Benedicto Co, an employee, said upon learning the action to be done by the Liberal government, “This is a good news for those friends of mine who want to become Canadian citizens. They told me that there are many restrictions which are difficult to comply with. Being a Canadian citizen has many benefits.”
One of the newly arrived permanent residents, Ed Labagala, made a comment upon reading the news: “This new Citizenship Act to be amended by the Liberal government, specifically, the abolition of the “2nd Class Citizenship Law” creates a positive effect on us. We would feel that we really belong…” When Cora Llorico, who arrived in 2013, was asked her comment, she said: “I am in favour of the proposed amendments of the new Citizenship Act. My family needs not to wait two more years to become a Canadian citizen. We won’t be a second class citizen anymore hence the feeling of being discriminated as obliterated. And I do hope that the application fee will decrease.”
Trudy Buena, a 57 year old senior, is a happy that she will be exempted as the age range for language and knowledge requirements are to be amended to the previous 18-54 age requirements.”Mahirap daw ang mga tanong sa interview, at pwede kang bumagsak, then bayad uli!”
The friends of Benedicto Co, the newly arrived permanent residents Ed Labagala and Cora Llorico; and a senior citizen, Trudy Buena are all excited to become Canadian citizens when Immigration, Refugees and Citizenship Minister John McCallum recently introduced legislation to amend the Citizenship Act, providing greater flexibility for applicants to trying to meet the requirements for citizenship and help immigrants obtain citizenship faster.
“The Government is keeping its commitment to repeal certain provisions of the Citizenship Act, including those that led to different treatment for dual citizens. Canadian citizens are equal under the law.Whether they were born in Canada or were naturalized in Canada or hold a dual citizenship,” said Minister McCallum.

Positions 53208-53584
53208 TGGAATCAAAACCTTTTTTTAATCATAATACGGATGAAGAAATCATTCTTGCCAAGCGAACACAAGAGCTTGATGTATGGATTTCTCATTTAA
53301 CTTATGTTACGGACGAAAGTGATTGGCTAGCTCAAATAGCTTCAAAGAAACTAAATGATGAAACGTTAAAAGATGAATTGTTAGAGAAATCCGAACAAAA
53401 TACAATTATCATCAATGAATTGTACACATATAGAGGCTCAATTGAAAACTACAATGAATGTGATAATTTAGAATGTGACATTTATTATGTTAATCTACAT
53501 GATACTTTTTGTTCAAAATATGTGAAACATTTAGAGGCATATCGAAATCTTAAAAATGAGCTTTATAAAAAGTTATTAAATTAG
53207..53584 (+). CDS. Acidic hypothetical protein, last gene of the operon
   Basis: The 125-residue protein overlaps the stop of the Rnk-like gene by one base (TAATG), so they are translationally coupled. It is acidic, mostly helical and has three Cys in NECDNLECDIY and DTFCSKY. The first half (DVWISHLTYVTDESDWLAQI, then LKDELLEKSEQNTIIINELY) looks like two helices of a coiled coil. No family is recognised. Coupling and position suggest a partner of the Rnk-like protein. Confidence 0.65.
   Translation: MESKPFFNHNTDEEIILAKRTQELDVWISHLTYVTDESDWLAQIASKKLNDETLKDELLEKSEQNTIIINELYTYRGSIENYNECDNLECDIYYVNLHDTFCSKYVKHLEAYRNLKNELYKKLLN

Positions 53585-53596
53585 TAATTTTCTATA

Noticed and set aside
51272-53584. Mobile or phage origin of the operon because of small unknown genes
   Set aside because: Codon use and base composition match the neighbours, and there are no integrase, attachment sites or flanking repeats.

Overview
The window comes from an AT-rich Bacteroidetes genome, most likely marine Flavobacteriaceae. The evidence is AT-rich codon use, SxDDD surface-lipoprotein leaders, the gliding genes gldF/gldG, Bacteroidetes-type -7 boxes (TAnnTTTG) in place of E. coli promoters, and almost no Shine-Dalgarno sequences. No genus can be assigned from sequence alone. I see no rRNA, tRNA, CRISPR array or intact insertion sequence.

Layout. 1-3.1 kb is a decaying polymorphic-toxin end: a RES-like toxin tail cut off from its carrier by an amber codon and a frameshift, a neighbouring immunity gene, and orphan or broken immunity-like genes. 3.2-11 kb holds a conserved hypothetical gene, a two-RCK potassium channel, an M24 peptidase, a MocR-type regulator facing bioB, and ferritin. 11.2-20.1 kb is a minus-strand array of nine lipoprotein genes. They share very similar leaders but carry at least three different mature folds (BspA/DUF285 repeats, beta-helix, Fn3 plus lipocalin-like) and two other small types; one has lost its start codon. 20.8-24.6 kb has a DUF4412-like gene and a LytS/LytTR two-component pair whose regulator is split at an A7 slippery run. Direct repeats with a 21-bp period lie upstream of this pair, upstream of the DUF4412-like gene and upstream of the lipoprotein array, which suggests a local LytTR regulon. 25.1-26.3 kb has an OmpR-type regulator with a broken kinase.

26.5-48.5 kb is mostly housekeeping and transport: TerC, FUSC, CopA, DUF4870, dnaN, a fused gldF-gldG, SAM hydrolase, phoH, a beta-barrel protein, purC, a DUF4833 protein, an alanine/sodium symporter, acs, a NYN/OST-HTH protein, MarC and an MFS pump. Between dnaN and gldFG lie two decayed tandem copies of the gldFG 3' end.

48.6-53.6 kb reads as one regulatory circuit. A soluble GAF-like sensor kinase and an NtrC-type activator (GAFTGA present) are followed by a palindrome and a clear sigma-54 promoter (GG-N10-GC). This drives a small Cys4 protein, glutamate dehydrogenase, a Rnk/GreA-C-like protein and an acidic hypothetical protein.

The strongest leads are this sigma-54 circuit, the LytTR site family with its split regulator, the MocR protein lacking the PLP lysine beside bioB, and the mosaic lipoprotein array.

Among the changes, the Bill: An Act to Amend the Citizenship Act, would repeal provisions that allow citizenship to be revoked from dual citizens who engage in certain acts against the national interest. All Canadians who commit crimes should face the consequences of their actions through the Canadian justice system.
The Bill also proposes to reduce the time permanent residents must be physically present in Canada before qualifying for citizenship by a full year.
Recognizing that immigrants often build an attachment to Canada before becoming permanent residents, the proposed legislation would credit applicants for the time spent in Canada as temporary residents or protected persons.
The age range to meet French or English language requirements and pass a knowledge test to qualify for citizenship, would change to 18-54 from 12-64. The changes support our goal of removing barriers for immigrants to build successful lives in Canada.
Some of the proposed changes of the Citizenship Act include: 1) Repealing the intent to reside provision that raised would be-citizen’s fear that their citizenship could be revoked in the future if they moved outside of Canada.In the proposed legislation, all Canadians are free to move outside of Canada. This is a right guaranteed in our Charter of Rights and Freedom; 2) Reducing the length of time someone must be physically present in Canada to qualify for Citizenship from four years to three years within the five years; 3) Allowing time in Canada before Permanent Residency to count toward the physical presence requirements, benefiting the refugee claimants and those skilled individuals to come to Canada to study and work; the benefits groups like protected persons and parents and grandparents on visitors’ visas; 4) Eliminating the age range for language and knowledge requirements, making the ages under 18 and older 54 will be exempted.
Lastly, Abegail Miranda-Quitoriano, a new immigrant, writes: “I have to thank Minister John McCallum for making Canada as a welcoming country. As a new immigrant, all we wanted is a fresh new start in this country, to build a new life. Being away from my native land, Philippines, is not easy but with the new Citizenship Act, we are given an equal rights to call Canada our new home.”